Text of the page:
The state legislature returns to session Tuesday in St. Paul.
On the Senate side, North Mankato DFL state Senator Nick Frentz said there are a few issues that will have to be addressed fairly quickly. He explained, “All legislators are wondering how Minnesota will adjust our tax law to react to the federal tax changes.” In addition, supplemental funding for the legislature will also have to be put in place after he noted, “The legislative funding was vetoed last session; we have money to get us started but I’m assuming both parties will want to see a bill passed – full, comprehensive legislative funding.”
The Minnesota Supreme Court upheld Governor Mark Dayton’s line-item veto of the Legislature’s $130 million operating budget in November. Dayton’s intent was to force lawmakers to scale back several expensive tax breaks.
It is a bonding year, and Frentz hopes that some of the local projects in Governor Mark Dayton’s $1.5 billion dollar proposal will be funded, “Including the Mankato State Clinical Sciences building, building infrastructure improvements for the St. Peter Regional Treatment Center and the sex offender program, and a statewide emphasis on housing — which I hope will be good for the Mankato area affordable housing needs.”
The University of Minnesota and the Minnesota State college system would receive a combined $542 million under Dayton’s bonding proposal, mostly to restore existing buildings. The governor also asked for $998 million for affordable housing construction, to fix state buildings, upgrade sewer and water systems and make other infrastructure improvements statewide.
When it comes to bonding – the very purpose of the shorter, even-year session – DFL State Representative Jack Considine of Mankato said lawmakers have to make an effort to pay for as many of the projects as is possible. “The asks are in the neighborhood of $3 billion dollars,” he explained, “We aren’t going to have that kind of money, but every time we don’t address our needs the bills just get bigger and bigger.”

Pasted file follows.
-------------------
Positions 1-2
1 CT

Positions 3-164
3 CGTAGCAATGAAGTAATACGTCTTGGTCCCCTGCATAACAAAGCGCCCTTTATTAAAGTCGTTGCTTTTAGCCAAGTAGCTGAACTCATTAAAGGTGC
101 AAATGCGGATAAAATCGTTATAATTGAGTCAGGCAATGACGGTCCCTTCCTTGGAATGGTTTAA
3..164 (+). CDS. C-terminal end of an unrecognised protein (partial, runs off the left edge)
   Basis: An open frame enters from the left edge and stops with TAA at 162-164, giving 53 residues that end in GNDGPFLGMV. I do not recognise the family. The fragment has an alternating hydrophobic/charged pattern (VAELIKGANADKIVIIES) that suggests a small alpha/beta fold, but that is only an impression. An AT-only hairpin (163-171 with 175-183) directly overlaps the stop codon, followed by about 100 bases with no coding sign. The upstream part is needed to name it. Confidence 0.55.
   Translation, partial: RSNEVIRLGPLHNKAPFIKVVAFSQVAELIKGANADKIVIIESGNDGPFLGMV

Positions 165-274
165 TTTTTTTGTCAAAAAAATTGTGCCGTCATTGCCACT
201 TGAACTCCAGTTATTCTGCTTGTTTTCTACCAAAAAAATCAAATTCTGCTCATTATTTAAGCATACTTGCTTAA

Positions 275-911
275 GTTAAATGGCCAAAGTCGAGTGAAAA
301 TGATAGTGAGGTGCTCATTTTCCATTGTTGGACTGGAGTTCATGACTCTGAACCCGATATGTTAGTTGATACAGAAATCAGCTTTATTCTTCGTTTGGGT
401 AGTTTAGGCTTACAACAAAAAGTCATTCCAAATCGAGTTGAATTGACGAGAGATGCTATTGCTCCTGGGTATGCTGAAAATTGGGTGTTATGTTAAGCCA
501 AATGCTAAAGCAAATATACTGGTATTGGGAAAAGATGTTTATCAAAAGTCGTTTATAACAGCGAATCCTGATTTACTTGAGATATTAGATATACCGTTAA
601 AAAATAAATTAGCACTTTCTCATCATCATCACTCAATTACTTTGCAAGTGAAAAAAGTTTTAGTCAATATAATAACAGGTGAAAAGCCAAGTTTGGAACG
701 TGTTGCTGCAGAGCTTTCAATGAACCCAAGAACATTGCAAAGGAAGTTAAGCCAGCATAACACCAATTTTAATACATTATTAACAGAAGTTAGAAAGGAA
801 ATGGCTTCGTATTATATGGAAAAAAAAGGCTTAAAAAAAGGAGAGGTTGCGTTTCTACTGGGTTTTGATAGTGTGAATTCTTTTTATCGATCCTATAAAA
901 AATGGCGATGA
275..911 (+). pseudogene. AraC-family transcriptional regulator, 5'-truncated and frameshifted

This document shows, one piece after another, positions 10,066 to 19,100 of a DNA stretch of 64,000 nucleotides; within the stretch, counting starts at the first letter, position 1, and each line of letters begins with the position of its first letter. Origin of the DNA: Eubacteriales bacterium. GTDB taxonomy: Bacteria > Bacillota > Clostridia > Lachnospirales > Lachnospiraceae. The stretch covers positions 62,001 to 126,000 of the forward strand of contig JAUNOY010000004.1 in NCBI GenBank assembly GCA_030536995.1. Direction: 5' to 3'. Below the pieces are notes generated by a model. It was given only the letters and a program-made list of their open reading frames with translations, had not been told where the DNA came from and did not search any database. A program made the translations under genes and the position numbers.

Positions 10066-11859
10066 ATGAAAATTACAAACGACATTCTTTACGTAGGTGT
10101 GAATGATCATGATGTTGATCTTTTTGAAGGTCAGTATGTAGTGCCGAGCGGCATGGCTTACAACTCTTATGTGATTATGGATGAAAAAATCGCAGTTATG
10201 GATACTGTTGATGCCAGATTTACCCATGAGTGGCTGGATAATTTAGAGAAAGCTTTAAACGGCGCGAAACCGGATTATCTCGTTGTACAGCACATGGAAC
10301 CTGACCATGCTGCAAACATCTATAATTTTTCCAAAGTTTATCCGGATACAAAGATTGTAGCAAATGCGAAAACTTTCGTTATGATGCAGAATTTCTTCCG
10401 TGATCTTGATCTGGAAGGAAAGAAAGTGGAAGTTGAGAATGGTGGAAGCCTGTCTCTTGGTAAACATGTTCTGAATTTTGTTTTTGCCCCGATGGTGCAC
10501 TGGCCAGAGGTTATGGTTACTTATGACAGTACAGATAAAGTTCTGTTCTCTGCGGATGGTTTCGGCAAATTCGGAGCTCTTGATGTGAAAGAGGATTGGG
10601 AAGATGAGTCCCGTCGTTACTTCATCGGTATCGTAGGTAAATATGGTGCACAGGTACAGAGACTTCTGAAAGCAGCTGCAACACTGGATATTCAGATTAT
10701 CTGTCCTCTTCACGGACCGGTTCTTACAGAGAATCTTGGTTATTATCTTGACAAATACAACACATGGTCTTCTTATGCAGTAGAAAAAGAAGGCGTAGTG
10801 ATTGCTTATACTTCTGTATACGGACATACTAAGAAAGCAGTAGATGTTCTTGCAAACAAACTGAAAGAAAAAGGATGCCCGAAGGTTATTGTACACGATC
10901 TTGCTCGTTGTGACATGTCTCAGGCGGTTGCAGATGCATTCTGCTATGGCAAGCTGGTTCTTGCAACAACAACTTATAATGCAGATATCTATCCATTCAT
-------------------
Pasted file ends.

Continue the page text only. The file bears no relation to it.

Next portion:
He added that it should also be a priority to have the bonding bill put together far earlier in the session than it has been in years past because, “We’re spending taxpayer’s dollars, and taxpayers have a right to see what’s in the bill. When we do it at the end they don’t have a clue.”
Issues like tax conformity, legislative funding, settling contracts for state workers, and others are necessary, but have Considine concerned that attempts to address health care costs this session could be derailed. He said, “I believe that the Minnesota(Care) buy-in right now represents the best solution, in the short term; I’m hoping we can push forward on that. But all of a sudden you’re not hearing a lot about health care and that kind of…it bothers me”
Right now a family of four with an income above $49,000 cannot buy MinnesotaCare, but Governor Dayton has proposed a buy-in, which would allow all Minnesotans to buy coverage.
This is Frentz’s second legislative session as state Senator, and when asked if it feels a little different not to be walking in new and green, he responded, “Sure does. ‘Walking in new and green,’ hardly does it justice to some of the stuff they throw at you your first few weeks of your first term.” Frentz added that, with a session under his belt and having become acquainted with more of his Minnesota Senate colleagues, he’s hoping it will be even easier this year to talk about the needs of the people of District 19 and fight for some of those priorities.
Considine said he also intends to revive legislation he tried desperately to get passed last session. “I’m going to be championing a bill for the home health aides,” he explained, “I am just dismayed that we cannot pay people that are hard working people more than what is the poverty rate.” He has pre-filed a bill that would raise the pay rate of home health aides by 75 cents an hour.
These positions are paid through state human services reimbursements. Data from the Government Accountability Office shows that caregivers in Minnesota make between $11.50 and $12.22 per hour on average. According to the Bureau of Labor Statistics, the mean wage for home health aides in Minnesota is just over $26,000 a year.
New House 23B Representative Jeremy Munson will be sworn in on Tuesday.
The 2018 Legislature is scheduled to begin at noon on Tuesday and must adjourn by May 21st.